OPS slams government decision to celebrate Tamil Nadu day on July 18; calls it peak political vendetta

CM MK Stalin had on Saturday said the state's Formation Day will henceforth be celebrated on July 18, in line with the rechristening of its name to the present one on that day and not on November 1.

Published: 31st October 2021 07:47 PM  |   Last Updated: 31st October 2021 07:47 PM   |  A+A-

O Pannerselvam.

O Pannerselvam (Photo | PTI)


CHENNAI: The opposition AIADMK on Sunday, October 31, 2021, slammed Chief Minister M K Stalin's announcement on changing the Tamil Nadu Day from November 1 to July 18, saying it smacked of 'political vendetta' and dubbed it as an 'unsuitable move'.

Reversing the previous AIADMK government's decision, Stalin had on Saturday said the state's Formation Day will henceforth be celebrated on July 18, in line with the rechristening of its name to the present one on that day and not on November 1.

A government order will be issued soon for this purpose, he had said.

Following the Linguistic Reorganisation of states, Andhra Pradesh, Karnataka and Kerala came into existence from the then Madras state on November 1, 1956.

AIADMK Coordinator O Panneerselvam said a child's birthday falls on the day it is born and not when it is given a name, referring to the ruling DMK's decision to alter the state's formation day in line with it getting the present name, i.e. Tamil Nadu.

Incidentally, though late chief minister CN Annadurai piloted an Assembly resolution on July 18, 1967, to rename Tamil Nadu from Madras State, it became a reality two years later, after the proposal went through the Parliament and the then central government issuing a notification on the name change in 1968, saying it would come into effect from January 14, 1969.

"Going by the chief minister's reasoning, only 14-01-1969 should be celebrated as Tamil Nadu day. A child's birthday should be celebrated on the day it is born...," the former CM said in a party statement.

Panneerselvam further said the birthday of a child, even if its name is officially changed 10 years after being born, is celebrated on the day of its birth and not the one in which the name change happened.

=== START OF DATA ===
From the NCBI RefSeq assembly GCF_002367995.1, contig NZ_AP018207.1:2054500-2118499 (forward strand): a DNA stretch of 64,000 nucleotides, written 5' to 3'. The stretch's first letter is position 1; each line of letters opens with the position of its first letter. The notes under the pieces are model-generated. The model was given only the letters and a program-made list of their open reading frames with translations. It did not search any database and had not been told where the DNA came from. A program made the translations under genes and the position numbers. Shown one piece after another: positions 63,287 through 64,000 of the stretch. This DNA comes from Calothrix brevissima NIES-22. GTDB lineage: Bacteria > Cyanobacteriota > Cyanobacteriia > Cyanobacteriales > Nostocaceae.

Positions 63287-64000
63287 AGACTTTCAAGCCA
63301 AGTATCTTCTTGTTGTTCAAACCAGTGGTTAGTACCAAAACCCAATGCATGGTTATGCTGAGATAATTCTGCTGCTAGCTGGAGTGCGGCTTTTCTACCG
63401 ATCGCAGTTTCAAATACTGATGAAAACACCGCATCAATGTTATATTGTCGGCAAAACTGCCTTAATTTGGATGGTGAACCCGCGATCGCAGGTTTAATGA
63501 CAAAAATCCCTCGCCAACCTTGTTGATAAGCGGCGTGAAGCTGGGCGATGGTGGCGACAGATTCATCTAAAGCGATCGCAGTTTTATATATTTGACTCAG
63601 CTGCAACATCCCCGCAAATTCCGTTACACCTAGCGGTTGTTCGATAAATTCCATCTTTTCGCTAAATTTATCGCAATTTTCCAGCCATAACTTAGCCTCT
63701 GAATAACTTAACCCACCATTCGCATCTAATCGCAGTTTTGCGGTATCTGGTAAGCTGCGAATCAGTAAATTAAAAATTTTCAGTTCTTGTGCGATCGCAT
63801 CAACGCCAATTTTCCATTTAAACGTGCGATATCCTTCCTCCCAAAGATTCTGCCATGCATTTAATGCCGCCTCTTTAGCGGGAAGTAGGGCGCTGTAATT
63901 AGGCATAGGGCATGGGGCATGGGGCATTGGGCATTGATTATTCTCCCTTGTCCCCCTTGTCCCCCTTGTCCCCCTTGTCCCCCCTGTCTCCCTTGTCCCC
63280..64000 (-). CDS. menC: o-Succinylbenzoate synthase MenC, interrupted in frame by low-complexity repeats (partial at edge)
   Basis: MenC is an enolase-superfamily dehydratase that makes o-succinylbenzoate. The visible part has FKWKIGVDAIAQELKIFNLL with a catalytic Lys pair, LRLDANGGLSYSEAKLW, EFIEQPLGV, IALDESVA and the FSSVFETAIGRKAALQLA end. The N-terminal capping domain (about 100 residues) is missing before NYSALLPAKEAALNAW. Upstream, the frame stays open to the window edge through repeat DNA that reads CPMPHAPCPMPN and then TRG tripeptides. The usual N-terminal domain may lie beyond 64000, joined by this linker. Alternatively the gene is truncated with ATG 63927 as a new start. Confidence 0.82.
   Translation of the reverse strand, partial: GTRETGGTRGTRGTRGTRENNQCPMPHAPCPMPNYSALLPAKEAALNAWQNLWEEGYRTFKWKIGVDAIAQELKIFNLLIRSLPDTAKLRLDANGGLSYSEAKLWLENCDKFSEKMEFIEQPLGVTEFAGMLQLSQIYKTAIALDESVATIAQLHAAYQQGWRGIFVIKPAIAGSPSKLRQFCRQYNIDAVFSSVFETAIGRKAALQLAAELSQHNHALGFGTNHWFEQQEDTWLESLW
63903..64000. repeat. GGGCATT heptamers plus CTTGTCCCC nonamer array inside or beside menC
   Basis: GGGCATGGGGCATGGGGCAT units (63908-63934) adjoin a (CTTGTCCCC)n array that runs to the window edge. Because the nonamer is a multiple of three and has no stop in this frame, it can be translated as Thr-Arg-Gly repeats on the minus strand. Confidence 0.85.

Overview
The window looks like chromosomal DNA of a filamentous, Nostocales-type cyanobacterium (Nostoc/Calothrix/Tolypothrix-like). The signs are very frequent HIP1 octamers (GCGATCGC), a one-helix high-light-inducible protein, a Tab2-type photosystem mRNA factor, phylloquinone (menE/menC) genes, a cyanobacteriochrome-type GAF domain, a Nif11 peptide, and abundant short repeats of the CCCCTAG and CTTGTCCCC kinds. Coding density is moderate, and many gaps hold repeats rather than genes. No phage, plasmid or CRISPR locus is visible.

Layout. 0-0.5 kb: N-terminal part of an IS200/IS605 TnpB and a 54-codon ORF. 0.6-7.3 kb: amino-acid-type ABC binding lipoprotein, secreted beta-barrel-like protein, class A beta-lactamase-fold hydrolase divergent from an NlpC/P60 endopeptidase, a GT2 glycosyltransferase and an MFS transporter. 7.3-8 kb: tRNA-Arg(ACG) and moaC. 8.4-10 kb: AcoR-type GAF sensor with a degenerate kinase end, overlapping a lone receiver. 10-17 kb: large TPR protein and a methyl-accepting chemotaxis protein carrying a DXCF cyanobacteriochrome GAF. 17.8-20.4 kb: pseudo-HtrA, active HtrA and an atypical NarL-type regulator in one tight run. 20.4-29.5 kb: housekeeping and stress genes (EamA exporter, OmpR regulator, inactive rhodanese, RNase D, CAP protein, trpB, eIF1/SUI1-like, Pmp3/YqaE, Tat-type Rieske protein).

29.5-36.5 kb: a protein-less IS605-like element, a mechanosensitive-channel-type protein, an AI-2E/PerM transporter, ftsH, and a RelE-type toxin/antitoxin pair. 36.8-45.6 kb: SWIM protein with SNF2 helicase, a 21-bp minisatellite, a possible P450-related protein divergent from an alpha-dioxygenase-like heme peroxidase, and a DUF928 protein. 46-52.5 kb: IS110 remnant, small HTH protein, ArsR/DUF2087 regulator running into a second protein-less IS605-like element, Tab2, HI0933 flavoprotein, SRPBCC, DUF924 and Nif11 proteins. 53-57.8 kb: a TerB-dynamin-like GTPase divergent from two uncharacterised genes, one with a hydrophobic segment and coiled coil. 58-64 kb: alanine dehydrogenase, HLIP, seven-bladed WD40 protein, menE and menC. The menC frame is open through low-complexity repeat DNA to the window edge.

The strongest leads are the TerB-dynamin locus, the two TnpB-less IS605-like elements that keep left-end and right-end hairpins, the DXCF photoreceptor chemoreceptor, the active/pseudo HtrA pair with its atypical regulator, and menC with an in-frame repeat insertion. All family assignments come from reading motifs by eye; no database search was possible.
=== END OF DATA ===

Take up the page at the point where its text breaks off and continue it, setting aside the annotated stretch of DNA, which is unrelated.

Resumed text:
A building is also assumed to have been established on the day it is inaugurated and not when it was cleared at a proposal level, he added.

"Similarly, the birthday of the child called Madras state which was born on November 1, 1956, with the present landscape, which was decided to be renamed as Tamil Nadu in 1967 and one which happened in 1969, is still November 1, 1956. So the announcement on celebrating Tamil Nadu on July 18 will not be suitable by any means. It amounts to saying the state was born 11 years later than it did and is an attempt at rewriting history...is the peak of political vendetta," he added.

Panneerselvam cited the other states carved out of then Madras state celebrating their respective formation days on November 1 and urged Stalin to withdraw his government's decision to observe Tamil Nadu day on July 18.

AIADMK ally BJP and Amma Makkal Munnetra Kazhagam (AMMK) leader TTV Dhinakaran also opposed the move.

BJP state unit president K Annamalai echoed Panneerselvam when he said a child's birthday falls on the day it is born.

"It is not fair on the part of the DMK government to change the Tamil Nadu Day from November 1 just because it had been announced so by the previous AIADMK government," he said in a statement.

He recalled the earlier DMK government, under the late M Karunanidhi, changing the Tamil new year from 'Chithirai' (April) to 'Thai' to coincide with the Pongal festival in January.

It was, however, reversed by the subsequent AIADMK government led by the late J Jayalalithaa.

Dhinakaran, in a tweet, said Stalin's 'controversial' announcement was "unnecessary" and should be withdrawn.

"While there are so many constructive work that have to be undertaken, the DMK government should stop such unsuitable activities and focus on people's welfare matters," he added.


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